On Wed 21 Feb 2018 07:33:55 PM CET, Kevin Wolf wrote:

> While reviewing this, I read the whole document and stumbled across
> these paragraphs:
>> The reason for this 1/4 ratio is to ensure that both caches cover the
>> same amount of disk space. Note however that this is only valid with
>> the default value of refcount_bits (16). If you are using a different
>> value you might want to calculate both cache sizes yourself since
>> QEMU will always use the same 1/4 ratio.
> Sounds like we should fix our defaults?

We could do that, yes, we would be "breaking" compatibility with
previous versions, but we're not talking about semantic changes here, so
it's not a big deal in and on itself.

Of course this would be a problem if the new defaults make things work
slower, but I don't think that's the case here.

Just to confirm: do you suggest reducing the refcount cache size
(because it's not so necessary) or changing the formula so the number of
refcount_bits is taken into account so that both caches cover the same
amount of disk space in all cases?

I suppose it's the former based on what you write below.

> While we're at it, would l2-cache-entry-size = MIN(cluster_size, 64k)
> make sense as a default?

Any reason why you choose 64k, or is it because it's the default cluster

In general I'd be cautious to reduce the default entry size
unconditionally because with rotating HDDs it may even have a negative
(although slight) effect on performance. But the larger the cluster, the
larger the area mapped by L2 entries, so we need less metadata and it
makes more sense to read less in general.

In summary: while I think it's probably a good idea, it would be good to
make some tests before changing the default.

>> It's also worth mentioning that there's no strict need for both
>> caches to cover the same amount of disk space. The refcount cache is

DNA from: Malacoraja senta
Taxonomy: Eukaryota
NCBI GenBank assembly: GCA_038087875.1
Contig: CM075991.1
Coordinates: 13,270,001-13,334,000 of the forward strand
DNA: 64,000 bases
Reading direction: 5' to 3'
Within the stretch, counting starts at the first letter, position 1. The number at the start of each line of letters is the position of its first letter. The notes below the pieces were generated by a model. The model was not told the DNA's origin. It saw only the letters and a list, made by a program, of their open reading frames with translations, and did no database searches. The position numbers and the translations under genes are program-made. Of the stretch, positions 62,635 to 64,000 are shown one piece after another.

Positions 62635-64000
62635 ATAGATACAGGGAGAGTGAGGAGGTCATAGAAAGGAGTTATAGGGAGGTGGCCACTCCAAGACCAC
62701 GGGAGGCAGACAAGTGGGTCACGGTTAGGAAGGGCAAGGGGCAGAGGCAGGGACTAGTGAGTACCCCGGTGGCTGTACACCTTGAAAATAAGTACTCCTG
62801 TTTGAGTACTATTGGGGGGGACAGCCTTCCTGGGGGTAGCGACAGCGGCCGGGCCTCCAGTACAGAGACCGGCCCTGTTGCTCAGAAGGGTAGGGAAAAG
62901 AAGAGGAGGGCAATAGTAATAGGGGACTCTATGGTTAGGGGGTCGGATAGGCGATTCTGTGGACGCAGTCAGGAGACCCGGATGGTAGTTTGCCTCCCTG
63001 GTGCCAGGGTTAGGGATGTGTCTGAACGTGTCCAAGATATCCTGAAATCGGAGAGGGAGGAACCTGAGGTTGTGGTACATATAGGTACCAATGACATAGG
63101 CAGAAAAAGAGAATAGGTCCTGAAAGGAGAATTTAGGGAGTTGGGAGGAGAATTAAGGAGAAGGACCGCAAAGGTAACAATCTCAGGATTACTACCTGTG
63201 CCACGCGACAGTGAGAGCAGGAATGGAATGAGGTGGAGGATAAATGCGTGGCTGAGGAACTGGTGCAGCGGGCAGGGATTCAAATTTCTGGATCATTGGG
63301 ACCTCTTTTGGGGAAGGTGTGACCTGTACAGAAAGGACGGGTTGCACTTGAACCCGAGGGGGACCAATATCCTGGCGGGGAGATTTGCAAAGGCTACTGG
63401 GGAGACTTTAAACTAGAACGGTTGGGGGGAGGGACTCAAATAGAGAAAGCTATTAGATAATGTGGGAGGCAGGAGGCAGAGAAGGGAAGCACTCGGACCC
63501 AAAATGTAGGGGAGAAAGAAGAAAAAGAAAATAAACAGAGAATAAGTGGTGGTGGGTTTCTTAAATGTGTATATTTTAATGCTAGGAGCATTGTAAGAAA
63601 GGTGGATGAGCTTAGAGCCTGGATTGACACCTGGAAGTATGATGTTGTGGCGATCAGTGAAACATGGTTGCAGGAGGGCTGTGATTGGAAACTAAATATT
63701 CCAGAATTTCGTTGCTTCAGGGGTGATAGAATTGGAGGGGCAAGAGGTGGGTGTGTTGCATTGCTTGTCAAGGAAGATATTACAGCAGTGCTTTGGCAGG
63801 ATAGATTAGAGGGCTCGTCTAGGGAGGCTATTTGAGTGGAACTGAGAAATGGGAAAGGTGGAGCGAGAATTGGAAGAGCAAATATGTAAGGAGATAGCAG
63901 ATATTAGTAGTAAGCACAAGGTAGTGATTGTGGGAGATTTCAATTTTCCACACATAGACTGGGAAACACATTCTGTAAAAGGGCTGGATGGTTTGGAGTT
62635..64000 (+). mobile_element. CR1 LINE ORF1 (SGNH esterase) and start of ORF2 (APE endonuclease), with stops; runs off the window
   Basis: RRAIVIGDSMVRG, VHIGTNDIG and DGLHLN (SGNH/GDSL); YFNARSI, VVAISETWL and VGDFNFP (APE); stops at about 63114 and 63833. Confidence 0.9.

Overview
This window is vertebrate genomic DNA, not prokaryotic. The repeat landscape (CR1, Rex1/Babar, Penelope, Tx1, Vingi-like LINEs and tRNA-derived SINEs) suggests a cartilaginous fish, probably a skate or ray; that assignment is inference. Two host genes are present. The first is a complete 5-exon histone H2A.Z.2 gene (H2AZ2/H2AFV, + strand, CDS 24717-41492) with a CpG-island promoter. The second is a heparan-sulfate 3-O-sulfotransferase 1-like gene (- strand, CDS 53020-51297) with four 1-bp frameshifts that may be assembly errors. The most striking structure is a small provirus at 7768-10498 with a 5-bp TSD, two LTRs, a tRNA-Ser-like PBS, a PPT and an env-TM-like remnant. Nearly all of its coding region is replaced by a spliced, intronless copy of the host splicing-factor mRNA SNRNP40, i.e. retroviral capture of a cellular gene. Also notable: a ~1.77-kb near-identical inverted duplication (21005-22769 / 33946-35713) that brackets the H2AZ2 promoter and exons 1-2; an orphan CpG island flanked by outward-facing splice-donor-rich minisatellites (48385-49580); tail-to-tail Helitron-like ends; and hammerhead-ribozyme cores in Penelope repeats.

>> used much less often than the L2 cache, so it's perfectly reasonable
>> to keep it small.
> More precisely, it is only used for cluster allocation, not for read
> or for rewrites. Usually this means that it's indeed accessed a lot
> less, though especially in benchmarks, this isn't necessarily less
> often.
> However, the more important part is that even for allocating writes
> with random I/O, the refcount cache is still accessed sequentially and
> we don't really take advantage of having more than a single refcount
> block in memory. This only stops being true as soon as you add
> something that can free clusters (discards, overwriting compressed
> cluster, deleting internal snapshots).
> We have a minimum refcount block cache size of 4 clusters because of
> the possible recursion during refcount table growth, which leaves some
> room to hold the refcount block for an occasional discard (and
> subsequent reallocation).
> So should we default to this minimum on the grounds that for most
> people, refcounts blocks are probably only accessed sequentially in
> practice? The remaining memory of the total cache size seems to help
> the average case more if it's added to the L2 cache instead.

That sounds like a good idea. We should double check that the minimum is
indeed the required minimum, and run some tests, but otherwise I'm all
for it.

I think I can take care of this if you want.


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